- The art of the Con
Vs Hayes: A Government Swindle?
On occasion, elections have little to do with what happens
at the polling place or in the electoral college. Moreover, these occasions
are based on heavy duty political tampering along with the usual negotiations
and concessions. So it was with the American election of 1876, which pitted
Democratic candidate Samuel J. Tilden against his competitor, Rutherford B.
When the polls had closed, Tilden had most certainly won the
popular election and his substantive lead was reflected in the electoral college
as well, where he led by a supposedly overwhelming margin of 21 votes. However,
the college couldnâ€™t certify the election until they disposed of the minor problem
of duplicate delegates to the college from Florida, Oregon, Louisiana and South
Carolina. In each of these states both parities believed that they had won in
a close election and in order not to tempt the fates, two sets of voters was
sent from each state.
However, the three of the states (Florida, Louisiana
and South Carolina) gravitated to the Republican candidate as soon as proper
etiquette allowed. They did this by contesting a substantial enough number of
Democratic votes by whatever means were available to them, legal and otherwise.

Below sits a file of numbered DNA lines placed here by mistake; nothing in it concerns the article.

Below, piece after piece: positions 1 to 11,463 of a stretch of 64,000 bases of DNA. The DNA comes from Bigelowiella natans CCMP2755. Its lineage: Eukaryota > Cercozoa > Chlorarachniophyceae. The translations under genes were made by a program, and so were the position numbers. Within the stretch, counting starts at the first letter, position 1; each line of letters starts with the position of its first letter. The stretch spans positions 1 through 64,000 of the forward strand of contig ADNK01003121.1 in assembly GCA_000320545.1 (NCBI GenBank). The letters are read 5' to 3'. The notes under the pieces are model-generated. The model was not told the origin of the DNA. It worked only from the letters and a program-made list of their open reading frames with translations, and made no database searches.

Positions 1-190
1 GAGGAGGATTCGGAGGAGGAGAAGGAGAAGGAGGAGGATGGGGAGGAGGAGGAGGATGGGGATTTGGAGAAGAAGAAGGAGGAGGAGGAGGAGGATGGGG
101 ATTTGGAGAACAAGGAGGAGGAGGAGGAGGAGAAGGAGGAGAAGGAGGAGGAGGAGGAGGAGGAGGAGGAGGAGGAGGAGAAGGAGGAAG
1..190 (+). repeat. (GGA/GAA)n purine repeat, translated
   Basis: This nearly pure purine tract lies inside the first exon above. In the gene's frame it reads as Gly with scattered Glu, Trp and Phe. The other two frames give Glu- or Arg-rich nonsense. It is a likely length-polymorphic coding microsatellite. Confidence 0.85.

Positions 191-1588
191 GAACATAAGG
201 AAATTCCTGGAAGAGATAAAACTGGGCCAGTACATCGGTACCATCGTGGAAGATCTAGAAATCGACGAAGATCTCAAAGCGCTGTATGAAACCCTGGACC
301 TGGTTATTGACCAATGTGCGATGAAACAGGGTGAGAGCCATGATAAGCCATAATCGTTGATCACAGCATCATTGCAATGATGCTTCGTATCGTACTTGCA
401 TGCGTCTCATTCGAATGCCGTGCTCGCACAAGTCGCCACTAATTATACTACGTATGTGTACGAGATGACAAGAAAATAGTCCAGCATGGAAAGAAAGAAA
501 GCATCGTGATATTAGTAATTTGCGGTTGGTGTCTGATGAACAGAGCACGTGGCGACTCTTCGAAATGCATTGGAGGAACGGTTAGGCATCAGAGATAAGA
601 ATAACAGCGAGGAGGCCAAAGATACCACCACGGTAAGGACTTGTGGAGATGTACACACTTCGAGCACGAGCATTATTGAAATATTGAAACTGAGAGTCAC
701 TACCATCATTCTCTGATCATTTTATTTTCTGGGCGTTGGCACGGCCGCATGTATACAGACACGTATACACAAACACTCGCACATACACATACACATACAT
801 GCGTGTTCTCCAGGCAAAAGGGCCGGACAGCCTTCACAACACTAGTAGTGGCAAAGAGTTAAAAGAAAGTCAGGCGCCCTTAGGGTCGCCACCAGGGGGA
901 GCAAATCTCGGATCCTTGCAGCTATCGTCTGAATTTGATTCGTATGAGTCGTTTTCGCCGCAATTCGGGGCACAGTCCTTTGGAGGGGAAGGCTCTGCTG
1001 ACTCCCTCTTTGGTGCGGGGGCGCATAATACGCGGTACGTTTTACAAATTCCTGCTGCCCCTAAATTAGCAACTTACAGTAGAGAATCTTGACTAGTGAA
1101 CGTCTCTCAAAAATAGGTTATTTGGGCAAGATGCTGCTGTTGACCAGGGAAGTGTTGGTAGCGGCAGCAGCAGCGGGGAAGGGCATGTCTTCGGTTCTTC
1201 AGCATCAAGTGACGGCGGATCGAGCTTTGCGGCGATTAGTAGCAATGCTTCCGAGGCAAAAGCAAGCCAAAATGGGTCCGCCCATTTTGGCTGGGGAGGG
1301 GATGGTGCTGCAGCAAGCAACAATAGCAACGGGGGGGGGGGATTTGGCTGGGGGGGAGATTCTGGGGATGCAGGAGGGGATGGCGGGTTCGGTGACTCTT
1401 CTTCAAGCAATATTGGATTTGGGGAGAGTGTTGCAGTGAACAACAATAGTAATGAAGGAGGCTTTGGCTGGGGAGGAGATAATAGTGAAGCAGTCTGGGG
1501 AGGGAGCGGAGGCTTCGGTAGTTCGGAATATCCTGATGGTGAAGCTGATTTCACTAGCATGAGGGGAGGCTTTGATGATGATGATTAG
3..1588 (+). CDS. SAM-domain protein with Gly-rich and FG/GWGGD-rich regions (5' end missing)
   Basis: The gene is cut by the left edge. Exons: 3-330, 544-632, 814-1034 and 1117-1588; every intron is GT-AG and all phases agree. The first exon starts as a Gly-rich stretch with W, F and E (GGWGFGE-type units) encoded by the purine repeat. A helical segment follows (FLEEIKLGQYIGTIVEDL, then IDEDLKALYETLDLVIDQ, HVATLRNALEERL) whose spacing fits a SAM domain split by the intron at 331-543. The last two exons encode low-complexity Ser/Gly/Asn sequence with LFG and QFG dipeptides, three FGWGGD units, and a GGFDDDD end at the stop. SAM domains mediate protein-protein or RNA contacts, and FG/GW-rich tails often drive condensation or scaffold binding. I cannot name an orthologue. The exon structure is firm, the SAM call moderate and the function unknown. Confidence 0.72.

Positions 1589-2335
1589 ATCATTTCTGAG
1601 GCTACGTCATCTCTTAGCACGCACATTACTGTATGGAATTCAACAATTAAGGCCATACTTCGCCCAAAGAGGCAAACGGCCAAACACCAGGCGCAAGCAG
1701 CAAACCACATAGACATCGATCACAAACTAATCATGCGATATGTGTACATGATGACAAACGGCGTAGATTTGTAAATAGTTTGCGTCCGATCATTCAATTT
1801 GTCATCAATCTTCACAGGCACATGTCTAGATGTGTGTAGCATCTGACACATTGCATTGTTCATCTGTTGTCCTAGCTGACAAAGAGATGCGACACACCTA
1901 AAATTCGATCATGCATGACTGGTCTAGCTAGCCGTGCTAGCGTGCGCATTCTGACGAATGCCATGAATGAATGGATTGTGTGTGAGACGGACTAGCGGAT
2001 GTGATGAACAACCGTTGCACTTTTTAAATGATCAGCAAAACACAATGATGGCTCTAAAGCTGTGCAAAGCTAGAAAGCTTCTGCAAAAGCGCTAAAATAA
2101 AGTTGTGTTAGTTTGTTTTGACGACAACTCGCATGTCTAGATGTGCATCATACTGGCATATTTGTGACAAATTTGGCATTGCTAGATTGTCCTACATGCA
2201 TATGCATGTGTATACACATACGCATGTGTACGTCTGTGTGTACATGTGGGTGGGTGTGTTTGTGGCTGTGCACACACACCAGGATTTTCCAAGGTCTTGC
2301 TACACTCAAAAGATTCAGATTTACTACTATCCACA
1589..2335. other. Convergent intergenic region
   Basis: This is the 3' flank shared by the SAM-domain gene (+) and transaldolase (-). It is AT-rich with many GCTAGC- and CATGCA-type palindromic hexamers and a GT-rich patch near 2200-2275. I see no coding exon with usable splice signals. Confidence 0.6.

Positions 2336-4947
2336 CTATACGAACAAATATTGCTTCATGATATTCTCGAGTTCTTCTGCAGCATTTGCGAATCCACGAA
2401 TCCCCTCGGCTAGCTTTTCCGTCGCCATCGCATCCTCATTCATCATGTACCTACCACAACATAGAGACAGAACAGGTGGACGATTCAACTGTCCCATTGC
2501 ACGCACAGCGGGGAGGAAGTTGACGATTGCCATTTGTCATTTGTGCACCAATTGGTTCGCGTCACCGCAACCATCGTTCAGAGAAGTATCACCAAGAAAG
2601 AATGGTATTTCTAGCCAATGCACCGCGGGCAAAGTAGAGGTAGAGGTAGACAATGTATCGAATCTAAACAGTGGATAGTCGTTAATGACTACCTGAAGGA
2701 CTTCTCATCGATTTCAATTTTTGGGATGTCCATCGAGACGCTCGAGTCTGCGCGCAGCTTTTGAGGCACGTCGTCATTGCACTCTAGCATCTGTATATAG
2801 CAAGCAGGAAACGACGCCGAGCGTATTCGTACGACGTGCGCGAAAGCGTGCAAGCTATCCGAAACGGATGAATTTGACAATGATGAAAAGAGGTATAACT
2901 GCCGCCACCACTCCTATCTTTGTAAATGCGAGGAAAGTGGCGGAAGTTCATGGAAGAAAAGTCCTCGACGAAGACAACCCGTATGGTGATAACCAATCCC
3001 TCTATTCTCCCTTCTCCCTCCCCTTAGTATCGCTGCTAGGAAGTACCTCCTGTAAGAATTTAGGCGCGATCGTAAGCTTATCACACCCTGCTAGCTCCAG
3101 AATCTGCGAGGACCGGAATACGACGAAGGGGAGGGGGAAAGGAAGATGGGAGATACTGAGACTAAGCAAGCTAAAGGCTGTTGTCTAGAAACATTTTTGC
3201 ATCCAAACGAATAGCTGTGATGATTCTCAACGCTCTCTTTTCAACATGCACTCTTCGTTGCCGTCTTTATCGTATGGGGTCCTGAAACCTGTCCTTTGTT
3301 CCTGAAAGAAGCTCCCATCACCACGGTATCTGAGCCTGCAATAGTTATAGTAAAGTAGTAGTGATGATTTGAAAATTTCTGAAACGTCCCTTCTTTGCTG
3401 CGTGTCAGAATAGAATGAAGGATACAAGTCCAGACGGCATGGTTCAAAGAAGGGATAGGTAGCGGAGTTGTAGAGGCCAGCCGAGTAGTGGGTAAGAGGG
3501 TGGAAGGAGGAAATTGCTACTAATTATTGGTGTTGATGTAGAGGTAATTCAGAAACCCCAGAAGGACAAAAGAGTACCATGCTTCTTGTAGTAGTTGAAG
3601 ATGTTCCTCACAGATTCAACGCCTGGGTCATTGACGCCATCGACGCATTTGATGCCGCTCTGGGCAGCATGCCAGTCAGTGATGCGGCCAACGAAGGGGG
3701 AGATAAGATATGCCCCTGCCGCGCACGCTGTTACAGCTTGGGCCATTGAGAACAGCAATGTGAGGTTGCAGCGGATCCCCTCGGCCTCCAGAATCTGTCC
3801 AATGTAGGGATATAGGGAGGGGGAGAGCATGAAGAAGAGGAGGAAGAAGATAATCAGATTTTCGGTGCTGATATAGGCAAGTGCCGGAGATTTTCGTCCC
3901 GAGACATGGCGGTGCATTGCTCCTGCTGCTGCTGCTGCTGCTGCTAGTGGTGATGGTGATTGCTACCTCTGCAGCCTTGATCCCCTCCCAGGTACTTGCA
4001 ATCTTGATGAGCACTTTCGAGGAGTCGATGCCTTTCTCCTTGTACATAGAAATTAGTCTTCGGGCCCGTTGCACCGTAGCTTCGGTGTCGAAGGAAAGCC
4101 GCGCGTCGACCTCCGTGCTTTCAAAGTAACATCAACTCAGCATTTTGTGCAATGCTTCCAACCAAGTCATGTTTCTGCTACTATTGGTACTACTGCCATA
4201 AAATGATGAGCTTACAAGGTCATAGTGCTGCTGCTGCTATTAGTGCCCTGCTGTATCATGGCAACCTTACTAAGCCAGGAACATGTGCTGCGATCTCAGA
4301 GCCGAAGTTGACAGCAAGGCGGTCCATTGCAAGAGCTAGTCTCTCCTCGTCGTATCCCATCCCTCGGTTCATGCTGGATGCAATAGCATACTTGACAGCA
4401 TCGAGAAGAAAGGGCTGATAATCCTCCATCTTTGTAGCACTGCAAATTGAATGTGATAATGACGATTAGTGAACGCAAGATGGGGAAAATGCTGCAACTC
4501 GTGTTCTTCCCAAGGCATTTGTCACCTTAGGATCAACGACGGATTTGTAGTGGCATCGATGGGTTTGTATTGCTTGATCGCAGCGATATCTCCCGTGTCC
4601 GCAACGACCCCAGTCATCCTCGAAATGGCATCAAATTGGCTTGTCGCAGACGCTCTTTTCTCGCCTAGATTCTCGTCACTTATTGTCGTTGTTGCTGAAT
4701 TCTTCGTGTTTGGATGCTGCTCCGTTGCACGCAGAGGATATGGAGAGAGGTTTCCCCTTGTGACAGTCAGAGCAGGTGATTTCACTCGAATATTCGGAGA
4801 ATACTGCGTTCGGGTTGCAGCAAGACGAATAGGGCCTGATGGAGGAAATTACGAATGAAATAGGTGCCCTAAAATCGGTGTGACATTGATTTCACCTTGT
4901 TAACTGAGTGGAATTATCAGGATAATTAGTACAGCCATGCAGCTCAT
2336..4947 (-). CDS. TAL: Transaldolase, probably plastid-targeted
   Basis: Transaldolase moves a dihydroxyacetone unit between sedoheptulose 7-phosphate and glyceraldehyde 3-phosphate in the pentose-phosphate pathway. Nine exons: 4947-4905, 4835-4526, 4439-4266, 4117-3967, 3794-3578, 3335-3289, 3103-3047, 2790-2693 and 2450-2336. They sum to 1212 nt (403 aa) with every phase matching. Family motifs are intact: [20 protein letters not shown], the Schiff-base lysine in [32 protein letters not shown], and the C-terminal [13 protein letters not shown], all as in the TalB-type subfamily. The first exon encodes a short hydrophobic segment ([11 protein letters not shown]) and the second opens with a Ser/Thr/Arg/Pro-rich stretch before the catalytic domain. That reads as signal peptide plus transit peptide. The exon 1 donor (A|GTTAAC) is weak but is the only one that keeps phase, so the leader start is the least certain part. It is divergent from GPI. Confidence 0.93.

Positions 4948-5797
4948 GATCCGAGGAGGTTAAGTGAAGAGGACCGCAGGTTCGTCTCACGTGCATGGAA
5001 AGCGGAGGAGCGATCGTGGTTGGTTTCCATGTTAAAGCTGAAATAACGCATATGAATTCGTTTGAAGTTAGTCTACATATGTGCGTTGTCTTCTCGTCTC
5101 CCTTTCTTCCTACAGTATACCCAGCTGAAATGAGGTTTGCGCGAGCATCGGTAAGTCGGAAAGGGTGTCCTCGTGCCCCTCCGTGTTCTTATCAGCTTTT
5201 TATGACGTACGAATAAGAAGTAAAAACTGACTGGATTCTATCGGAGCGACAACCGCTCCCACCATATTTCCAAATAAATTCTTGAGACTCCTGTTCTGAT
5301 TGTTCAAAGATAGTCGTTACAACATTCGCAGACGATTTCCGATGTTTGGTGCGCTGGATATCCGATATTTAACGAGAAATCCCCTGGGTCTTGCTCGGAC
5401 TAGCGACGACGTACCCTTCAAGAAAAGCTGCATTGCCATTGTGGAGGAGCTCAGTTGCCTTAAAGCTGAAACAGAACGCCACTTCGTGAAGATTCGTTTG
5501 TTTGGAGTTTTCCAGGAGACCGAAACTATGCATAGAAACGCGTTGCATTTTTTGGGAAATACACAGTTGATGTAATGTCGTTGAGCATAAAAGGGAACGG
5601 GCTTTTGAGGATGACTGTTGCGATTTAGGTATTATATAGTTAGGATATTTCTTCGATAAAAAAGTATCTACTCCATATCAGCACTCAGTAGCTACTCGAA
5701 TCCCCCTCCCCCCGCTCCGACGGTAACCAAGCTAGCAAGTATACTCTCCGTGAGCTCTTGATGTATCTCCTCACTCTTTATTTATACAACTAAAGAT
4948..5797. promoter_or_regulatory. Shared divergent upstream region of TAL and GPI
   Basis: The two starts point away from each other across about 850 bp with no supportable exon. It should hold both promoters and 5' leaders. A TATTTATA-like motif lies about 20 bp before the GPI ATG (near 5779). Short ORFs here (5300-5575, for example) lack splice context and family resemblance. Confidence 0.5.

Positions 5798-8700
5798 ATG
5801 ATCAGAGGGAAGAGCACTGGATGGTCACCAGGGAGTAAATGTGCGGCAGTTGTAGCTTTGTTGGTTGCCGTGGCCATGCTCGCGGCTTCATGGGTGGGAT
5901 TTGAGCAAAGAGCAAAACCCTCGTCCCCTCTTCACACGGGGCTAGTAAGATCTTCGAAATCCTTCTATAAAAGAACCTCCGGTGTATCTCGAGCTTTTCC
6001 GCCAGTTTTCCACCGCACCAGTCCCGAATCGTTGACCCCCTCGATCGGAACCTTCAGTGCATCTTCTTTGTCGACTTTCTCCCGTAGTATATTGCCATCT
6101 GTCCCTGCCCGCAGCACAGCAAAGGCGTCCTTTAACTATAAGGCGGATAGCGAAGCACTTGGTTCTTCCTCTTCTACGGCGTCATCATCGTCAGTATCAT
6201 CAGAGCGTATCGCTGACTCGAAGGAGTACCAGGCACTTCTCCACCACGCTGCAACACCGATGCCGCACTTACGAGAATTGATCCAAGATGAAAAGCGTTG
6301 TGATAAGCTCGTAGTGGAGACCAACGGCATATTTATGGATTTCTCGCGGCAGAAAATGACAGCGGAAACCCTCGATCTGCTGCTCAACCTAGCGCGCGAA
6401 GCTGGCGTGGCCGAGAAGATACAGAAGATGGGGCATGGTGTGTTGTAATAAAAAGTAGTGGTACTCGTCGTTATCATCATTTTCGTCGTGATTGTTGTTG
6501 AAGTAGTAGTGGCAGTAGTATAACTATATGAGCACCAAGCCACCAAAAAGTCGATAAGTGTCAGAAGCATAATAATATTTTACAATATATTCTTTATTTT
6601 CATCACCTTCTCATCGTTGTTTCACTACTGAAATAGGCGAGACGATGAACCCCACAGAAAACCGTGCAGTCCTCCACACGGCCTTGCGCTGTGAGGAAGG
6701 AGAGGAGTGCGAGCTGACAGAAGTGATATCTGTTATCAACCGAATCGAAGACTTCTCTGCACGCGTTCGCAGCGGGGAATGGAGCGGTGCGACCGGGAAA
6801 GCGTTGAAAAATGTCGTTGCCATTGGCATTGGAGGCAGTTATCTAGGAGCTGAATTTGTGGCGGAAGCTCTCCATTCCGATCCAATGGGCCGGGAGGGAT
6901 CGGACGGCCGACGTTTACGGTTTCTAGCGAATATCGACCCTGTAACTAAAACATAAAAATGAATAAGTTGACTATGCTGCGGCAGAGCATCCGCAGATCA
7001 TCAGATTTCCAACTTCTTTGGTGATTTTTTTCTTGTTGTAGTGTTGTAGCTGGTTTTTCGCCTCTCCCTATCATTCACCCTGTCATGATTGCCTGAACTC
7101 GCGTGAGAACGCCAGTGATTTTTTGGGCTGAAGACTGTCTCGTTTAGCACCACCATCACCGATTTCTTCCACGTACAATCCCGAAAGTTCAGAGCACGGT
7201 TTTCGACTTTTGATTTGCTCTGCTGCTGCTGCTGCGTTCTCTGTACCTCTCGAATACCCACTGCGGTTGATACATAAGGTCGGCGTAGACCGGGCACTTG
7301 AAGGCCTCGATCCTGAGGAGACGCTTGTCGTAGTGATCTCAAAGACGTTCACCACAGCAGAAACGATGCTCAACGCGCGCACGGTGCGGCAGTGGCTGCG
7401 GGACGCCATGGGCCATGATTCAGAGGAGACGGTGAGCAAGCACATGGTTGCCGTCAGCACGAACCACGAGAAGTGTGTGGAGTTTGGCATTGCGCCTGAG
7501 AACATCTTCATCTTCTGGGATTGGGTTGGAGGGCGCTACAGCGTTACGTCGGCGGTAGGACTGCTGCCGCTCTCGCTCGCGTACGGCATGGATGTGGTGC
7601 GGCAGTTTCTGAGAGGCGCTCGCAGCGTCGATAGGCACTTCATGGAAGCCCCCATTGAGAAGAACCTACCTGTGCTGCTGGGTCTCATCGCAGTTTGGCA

This did not solve the problem at all, as in Oregon the Republican elector was
summarily replaced by the Democratic Governor. This caused a hailstorm as the
House of Representatives of Oregon was firmly on the Republican side and immediately
ordered a recount. This threw the Oregon portion of the Presidential election
into a cocked hat and the United States Congress was forced to step into the
Congress was at the top of their game and In their great wisdom,
an Electoral Commission was appointed having five representatives from the Senate,
five from the House and five from the Supreme Court. When the smoke had cleared,
there were seven Republican, seven Democrats and Supreme Court voter yet to
be named. Once again everyone had to take a breather but it was eventually determined
that the four already nominated Supreme Court electors would nominate the fifth.
The fifth Justice was a Republican who favored the Democrat, Tilden and one
would have thought that this ended the controversy. However, that also was not
to be the case. The Justice was strongly lobbied by the Republicans and stunningly
switched his vote at the last minute.
Naturally, this totally outraged the Democrats who thought
that they had by now won the election both in the popular vote and then again
in the electoral vote. They threatened to do everything at their command to
win the election including calling a strike of governments employees shutting
down the capital. This caused the Republicans to reflect on what could turn
out to be a pyrrhic victory. Negotiations were held and a compromise was reached
in which federal troops would be removed from the south in exchange for Hayesâ€™
selection. Neither man had been party to any of the goings on and the fate of
the United States President hung on in the balance while the politicians sorted
out the deal.